Lysine methyltransferases and lysine demethylases are two examples of chromatin-modifying enzymes inside the nucleus. While past researchers have focused on how these enzymes target nuclear proteins, Rechem et al. posit that there are also important roles for chromatin-modifying enzymes outside the nucleus.1 Adding weight to this argument, the team also explained that earlier data has implicated chromatin-modifying enzymes as important players in multiple disease states, including cancer, with a possibility of using these enzymes to design drug therapies. Therefore, understanding how these enzymes function outside the nucleus would be very beneficial in disease research.
While investigating chromatin-modifying enzymes in the cytoplasm, Rechem et al. analyzed the lysine demethylase KDM4A, which is a JmjC domain–containing enzyme and is present both inside and outside of the nucleus.The team used endogenously immunoprecipitated KDM4A from whole-cell extracts derived from cell lines. They employed a multiplexed quantitative proteomics strategy using TMT10plex isobaric label reagents (Thermo Scientific) and a synchronous precursor selection-based MS3 method on an Orbitrap Fusion Tribrid mass spectrometer equipped with an EASY-nLC 1000 liquid chromatograph and integrated autosampler (Thermo Scientific). After matching MS data against a protein sequence database containing all protein sequences in the human UniProt database (downloaded 02/04/2014) as well as that of known contaminants such as porcine trypsin, the team identified interacting proteins from both compartments.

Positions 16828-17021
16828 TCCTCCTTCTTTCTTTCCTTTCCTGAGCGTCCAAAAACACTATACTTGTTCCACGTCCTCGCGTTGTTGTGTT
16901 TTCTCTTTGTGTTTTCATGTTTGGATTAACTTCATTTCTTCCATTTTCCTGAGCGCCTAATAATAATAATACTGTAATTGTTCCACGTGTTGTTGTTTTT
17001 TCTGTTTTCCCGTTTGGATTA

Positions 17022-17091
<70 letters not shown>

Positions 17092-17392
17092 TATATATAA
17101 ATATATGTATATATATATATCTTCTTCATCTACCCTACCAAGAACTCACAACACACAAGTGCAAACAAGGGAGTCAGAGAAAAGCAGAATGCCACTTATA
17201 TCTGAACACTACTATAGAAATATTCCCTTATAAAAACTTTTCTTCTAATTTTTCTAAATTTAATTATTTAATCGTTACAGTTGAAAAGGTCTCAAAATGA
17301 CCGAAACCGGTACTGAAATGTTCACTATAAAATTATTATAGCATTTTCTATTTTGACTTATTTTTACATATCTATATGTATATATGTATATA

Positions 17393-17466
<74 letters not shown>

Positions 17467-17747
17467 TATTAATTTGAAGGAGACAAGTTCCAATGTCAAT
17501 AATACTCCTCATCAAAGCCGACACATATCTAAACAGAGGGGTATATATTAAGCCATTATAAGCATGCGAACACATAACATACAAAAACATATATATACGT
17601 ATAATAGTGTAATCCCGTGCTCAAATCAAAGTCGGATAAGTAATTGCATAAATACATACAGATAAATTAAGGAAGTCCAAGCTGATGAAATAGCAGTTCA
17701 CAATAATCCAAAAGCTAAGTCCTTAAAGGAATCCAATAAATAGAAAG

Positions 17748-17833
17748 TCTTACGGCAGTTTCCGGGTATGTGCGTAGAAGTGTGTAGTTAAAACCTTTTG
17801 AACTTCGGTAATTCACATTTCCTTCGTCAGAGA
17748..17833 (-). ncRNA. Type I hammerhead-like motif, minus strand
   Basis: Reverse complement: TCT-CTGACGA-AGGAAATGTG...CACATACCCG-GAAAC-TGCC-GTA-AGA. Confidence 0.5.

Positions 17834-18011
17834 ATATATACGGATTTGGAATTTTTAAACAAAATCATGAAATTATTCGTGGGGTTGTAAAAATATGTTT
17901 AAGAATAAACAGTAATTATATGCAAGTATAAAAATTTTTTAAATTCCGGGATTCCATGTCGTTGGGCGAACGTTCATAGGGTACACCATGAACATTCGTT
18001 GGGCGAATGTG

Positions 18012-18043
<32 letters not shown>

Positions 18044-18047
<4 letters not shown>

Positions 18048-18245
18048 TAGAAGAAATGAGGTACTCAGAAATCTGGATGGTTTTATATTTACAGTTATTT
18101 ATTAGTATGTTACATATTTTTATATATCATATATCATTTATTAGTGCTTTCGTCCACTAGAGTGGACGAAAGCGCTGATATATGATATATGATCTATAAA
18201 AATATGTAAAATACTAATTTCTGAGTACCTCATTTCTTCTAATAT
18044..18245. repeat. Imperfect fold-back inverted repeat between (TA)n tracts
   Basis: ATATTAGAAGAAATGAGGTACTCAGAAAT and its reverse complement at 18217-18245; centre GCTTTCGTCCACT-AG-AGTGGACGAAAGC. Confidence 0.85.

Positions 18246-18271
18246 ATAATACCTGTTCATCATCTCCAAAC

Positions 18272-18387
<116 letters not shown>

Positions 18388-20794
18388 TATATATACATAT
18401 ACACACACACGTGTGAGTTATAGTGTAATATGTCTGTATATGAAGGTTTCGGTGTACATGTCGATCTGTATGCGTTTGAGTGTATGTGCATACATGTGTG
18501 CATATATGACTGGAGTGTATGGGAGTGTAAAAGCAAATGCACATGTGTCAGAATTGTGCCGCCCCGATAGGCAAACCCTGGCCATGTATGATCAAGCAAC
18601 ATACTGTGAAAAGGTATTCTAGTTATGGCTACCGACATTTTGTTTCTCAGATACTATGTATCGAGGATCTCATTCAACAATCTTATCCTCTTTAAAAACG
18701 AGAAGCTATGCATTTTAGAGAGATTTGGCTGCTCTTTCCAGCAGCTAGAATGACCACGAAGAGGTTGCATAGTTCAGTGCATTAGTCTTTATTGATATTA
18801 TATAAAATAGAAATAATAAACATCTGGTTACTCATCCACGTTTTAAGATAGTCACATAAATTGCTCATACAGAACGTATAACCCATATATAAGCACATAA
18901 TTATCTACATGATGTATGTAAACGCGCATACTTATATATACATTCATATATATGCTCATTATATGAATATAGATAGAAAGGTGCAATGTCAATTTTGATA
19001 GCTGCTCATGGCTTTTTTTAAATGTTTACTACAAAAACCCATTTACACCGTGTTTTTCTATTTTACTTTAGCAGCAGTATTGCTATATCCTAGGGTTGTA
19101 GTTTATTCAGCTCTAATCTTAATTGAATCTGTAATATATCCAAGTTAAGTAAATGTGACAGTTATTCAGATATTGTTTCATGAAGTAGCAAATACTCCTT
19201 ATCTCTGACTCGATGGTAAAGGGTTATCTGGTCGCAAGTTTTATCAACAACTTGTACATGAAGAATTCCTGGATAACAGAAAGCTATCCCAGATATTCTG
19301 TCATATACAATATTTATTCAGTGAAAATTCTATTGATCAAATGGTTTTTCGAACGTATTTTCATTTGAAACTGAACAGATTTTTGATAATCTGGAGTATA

They next examined proteins interacting with KDM4A using Ingenuity Pathway Analysis (IPA) and found proteins involved in translation (P = 1.74E−13 and 2.58E−14, respectively). They also confirmed these interactions using co-immunoprecipitations with a separate KDM4A antibody. A Western blot also helped confirm that KDM4A can directly affect translation and is present in the initiating fractions of polysome profiles. When the team depleted KDM4A and analyzed siRNA-treated samples, they found reduced KDM4A levels are able to reduce overall protein synthesis without changing cell proliferation.
The authors remarked that KDM4A depletion using chemical inhibition with JIB-04, a JmjC demethylase inhibitor, prevents translation initiation, reduces overall translation and enhances inhibitor sensitivity. They also found that the direct interaction between KDM4A with proteins is involved in translation. This is a significant finding, since mTOR is considered a first-line defense drug to slow cancer growth by impeding DNA replication. The authors maintain that KDM inhibition could increase the effectiveness of cancer treatments such as mTOR, as well as KDM4A and other JmjC proteins. They suggest these proteins should be further investigated as a potential cancer therapy.
1. Van Rechem, C., et al. (2015) “Lysine demethylase KDM4A associates with translation machinery and regulates protein synthesis,” Cancer Discovery, 5(3) (pp. 255–63), doi: 10.1158/2159-8290.CD-14-1326.